We are finally seeing results from a lawsuit that Nikon filed against Sigma in May 2011. A judgment was issued against Sigma last month in Tokyo District court, which awarded 1.5 billion Yen to Nikon (close to $15M USD).
The dispute centers a number of Sigma lenses using vibration reduction technology. Nikon originally sought the equivalent of close to $150M USD; however, the judgment stated that the damages was equivalent to 15% of the profits of the violating products earned by Sigma, cutting damages down from the max profits of 10.1 billion Yen.
This has to be quite the blow to Sigma. The company has been a roll lately with awesome lenses like the 24-105mm f/4 OS and 18-35mm f/1.8 lenses. Hopefully, Sigma’s operations won’t be negatively affected in a manner that would delay future lens releases and Sigma’s momentum will continue to gain traction as a solid third-party lens maker.
[via Nikon Rumors]
A ruling last week by a National Transportation Safety Board judge declared that the FAA’s ban on commercial use of aerial drones carries no weight under federal law. [click to continue…]
We are all well aware of the sensor dust spot complaints generated by Nikon D600 users. Nikon has yet to acknowledge a problem with the D600 . . . even though it launched a Nikon D610 with the only real upgrade being an improved shutter. In a service advisory about the D600 sensor dust problem, Nikon simply stated that the problem was “generally attributed to the natural accumulation of dust.” Recently, some customers have even received Nikon D610 units as their “fix” for a problematic D600 model sent in for a sensor cleaning.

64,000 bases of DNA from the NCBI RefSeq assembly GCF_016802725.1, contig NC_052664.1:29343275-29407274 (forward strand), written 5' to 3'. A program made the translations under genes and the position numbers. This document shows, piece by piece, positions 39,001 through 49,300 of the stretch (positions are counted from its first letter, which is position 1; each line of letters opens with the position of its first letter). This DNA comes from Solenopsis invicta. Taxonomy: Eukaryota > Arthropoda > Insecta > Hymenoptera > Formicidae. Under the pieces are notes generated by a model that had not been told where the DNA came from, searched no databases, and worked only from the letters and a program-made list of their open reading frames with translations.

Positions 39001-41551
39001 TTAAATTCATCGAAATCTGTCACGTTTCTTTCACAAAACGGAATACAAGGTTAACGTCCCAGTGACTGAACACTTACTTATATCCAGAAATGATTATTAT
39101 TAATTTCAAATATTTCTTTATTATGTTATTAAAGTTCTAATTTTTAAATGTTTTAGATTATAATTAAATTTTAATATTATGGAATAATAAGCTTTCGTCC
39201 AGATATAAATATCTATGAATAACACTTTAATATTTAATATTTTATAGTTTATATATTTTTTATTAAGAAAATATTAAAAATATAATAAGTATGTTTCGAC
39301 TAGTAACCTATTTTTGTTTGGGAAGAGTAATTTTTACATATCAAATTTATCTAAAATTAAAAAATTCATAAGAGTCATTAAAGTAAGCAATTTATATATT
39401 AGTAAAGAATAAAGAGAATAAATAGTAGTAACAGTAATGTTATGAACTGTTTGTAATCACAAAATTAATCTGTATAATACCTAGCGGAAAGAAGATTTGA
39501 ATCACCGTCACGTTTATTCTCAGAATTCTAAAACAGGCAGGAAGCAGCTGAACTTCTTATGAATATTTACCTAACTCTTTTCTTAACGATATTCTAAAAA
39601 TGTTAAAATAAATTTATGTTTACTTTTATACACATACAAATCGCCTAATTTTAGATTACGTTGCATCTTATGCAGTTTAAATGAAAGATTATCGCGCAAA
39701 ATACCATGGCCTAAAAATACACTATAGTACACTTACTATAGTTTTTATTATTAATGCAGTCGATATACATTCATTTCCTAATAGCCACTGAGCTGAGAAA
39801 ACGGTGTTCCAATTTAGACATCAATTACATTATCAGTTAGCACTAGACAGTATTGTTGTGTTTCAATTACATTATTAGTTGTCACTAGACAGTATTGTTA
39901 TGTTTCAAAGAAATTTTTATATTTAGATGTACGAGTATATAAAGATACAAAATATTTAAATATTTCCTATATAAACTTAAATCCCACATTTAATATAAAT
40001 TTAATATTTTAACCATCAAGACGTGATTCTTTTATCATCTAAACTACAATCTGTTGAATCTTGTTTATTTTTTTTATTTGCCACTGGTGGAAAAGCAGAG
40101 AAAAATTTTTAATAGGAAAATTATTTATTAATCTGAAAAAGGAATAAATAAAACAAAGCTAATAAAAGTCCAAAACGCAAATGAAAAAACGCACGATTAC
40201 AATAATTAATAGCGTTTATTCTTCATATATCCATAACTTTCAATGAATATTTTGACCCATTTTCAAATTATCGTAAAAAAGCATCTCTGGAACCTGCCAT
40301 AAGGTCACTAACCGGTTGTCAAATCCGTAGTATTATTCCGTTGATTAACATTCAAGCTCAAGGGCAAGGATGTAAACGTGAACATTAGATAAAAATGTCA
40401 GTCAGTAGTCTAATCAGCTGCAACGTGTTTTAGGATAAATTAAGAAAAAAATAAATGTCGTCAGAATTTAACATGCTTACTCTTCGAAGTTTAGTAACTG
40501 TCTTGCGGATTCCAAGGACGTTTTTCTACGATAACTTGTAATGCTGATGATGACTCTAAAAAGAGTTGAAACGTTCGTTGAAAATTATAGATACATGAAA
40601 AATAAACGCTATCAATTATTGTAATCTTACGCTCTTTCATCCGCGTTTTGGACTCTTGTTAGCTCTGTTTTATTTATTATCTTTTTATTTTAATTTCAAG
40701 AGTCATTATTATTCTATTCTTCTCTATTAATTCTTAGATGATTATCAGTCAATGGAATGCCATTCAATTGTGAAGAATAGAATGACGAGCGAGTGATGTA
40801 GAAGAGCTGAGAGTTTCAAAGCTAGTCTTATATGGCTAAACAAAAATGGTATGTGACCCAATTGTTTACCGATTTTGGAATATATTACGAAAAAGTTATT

US law firm Lieff Cabraser has posted an inquiry form soliciting information from Nikon D600 customers, which cites the D600 as an allegedly defective product and notes further that consumer protection laws may afford D600 customers an opportunity to bring a class action suit against Nikon for their troubles. [click to continue…]
As a guy was recording protests in Taksim Square in Istanbul, Turkey with what appears to be a DJI Phantom quadcopter and GoPro camera, police shot it out of the air. [click to continue…]
PictureDefense.com is a website that is designed to help photographers take action to have their stolen images removed from the infringing websites hosting such images. The site was created by Jimmy Beltz from PhotoTips.biz and I think he’s done a bang up job on walking us through sending out proper DMCA letters to protect our images. [click to continue…]
After the uproar from users everywhere over Instagram’s repugnant terms of service update, the mobile imaging service finally backtracked on the update and reverted the offending advertising section back to the language under its prior terms of service. [click to continue…]